Thousands of weary evacuees will begin returning to their Los Angeles homes this morning, after a chaotic weekend in which their city was encircled by some of the most destructive wildfires in living memory.
Smoke and falling ash blotted out the sun and turned the sky orange across southern California yesterday, as emergency services struggled to contain blazes that destroyed nearly 1,000 homes and forced an estimated 50,000 residents to flee.
The Santa Ana winds reached almost hurricane strength and whipped up four separate fires, blackening 34 square miles of LA County, bringing gridlock to motorways and threatening water and power supplies.
Governor Arnold Schwarzenegger declared a state of emergency as blazes swept through mountain scrubland to the north, south and east of the city, producing what the Mayor of LA, Antonio Villaraigosa, described as "devastation like I've never seen".
No deaths were reported but the city's police chief, William Bratton, said he feared bodies would be found at the "ground zero" of the blazes – the Oakridge caravan park in Sylmar, 20 minutes' drive north-east of central Los Angeles. Nearly 500 dwellings, many housing elderly couples, were reduced to ashes on Saturday. Last night, police rescue dogs searched for human remains.
"I can't even read the street names because the street signs have melted," said Captain Steve Ruda, of the local fire service. To the south of the city, a further 18,000 acres of the Chino Hills near the commuter suburb of Yorba Linda went up in smoke, as more blazes swept across Orange County, destroying 100 homes.
An hour's drive to the north-west, the up-market enclave of Montecito near Santa Barbara also lost almost 100 homes in a wildfire that began on Thursday, but was nearly contained by last night. The town, which contains some of the most expensive property in America, is known as California's Riviera and is home to stars including Steve Martin, Steven Spielberg and Catherine Zeta Jones.
Several celebrities were among the 5,000 forced to flee, including the West Wing actor Rob Lowe. "Embers were falling," he said in an interview with Oprah Winfrey. "The wind was 70mph and it was like Armageddon. There was no way to stop it."
The fourth major blaze began yesterday morning in San Bernardino county, south-east of Los Angeles, further stretching emergency crews, many of whom have worked without a break for 72 hours. At one point on Saturday, swirling winds threatened to bring fire into densely populated urban areas. Hot sparks were being blown up to a mile at a time and in some areas, firefighters were forced to flee, leaving their hoses to melt into the streets.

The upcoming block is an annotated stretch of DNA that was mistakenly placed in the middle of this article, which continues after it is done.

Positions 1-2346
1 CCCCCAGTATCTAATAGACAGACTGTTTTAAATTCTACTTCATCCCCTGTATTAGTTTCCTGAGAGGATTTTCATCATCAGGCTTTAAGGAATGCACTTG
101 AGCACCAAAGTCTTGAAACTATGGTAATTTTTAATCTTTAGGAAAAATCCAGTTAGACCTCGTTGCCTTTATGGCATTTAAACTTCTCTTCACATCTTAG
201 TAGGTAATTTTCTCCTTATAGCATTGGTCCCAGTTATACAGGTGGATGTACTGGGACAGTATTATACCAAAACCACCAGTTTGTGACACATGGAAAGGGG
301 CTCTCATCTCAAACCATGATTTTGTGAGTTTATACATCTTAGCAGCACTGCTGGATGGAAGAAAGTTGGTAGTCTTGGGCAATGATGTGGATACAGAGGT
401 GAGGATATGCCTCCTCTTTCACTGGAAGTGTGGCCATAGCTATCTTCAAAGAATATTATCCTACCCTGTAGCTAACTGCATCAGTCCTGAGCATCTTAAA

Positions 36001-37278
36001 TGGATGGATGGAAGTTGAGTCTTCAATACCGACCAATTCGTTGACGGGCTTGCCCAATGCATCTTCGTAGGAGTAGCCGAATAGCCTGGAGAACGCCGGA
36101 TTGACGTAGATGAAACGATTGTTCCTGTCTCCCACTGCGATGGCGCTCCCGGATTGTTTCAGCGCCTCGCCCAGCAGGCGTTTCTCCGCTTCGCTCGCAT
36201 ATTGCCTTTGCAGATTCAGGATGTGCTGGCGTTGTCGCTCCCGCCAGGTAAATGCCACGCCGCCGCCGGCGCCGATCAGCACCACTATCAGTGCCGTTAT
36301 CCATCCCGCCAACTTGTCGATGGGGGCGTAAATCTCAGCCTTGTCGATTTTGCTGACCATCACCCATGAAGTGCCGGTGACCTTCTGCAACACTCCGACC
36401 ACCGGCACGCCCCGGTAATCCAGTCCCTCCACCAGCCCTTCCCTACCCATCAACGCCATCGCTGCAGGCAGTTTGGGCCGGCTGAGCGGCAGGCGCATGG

Calmer winds yesterday brought some relief. The National Weather Service reported that gusts had dropped to 39mph in Sylmar and to 25mph in Orange County. Increased humidity is forecast for today and tomorrow, raising hopes that the fires could be contained by the middle of the week. However, thick ash continued to fall on cars and homes up to 25 miles from each of the fires yesterday, and residents were told to stay indoors.
The Pasadena marathon was cancelled, and local fitness fanatics were warned against exercising outdoors. Two of the five major electricity transmission lines into Los Angeles from the San Fernando Valley were down, causing rolling power cuts. Falling water pressure in some areas also threatened the relief effort, as families caught in mandatory evacuation zones hosed down their properties before hitting the road.
California's "fire season," which traditionally runs from June to October, has become a major year-round menace thanks to a mixture of perennial drought and the increasing number of homes built in canyons and on hillsides surrounded by brush and forest.
The latest fires comes at the end of a long, hot summer in which emergency services have been continually stretched, exacerbating the state's stretched finances, and reducing 1.25 million acres of countryside to ashes.
California faces a budget deficit of $20bn (£13.6bn) and Mr Schwarzenegger has asked for federal help with the cost of airborne fire relief.
*On average this decade, 7.24 million acres of land have been destroyed by wildfires in California each year. This is double is the average of the 1990s.
*In October 2007, a spate of fires destroyed 2,000 homes in southern California in just one week, forcing 500,000 residents to evacuate.
*The wildfires of October 2007 produced as much greenhouse gas as would 440,000 cars in a year.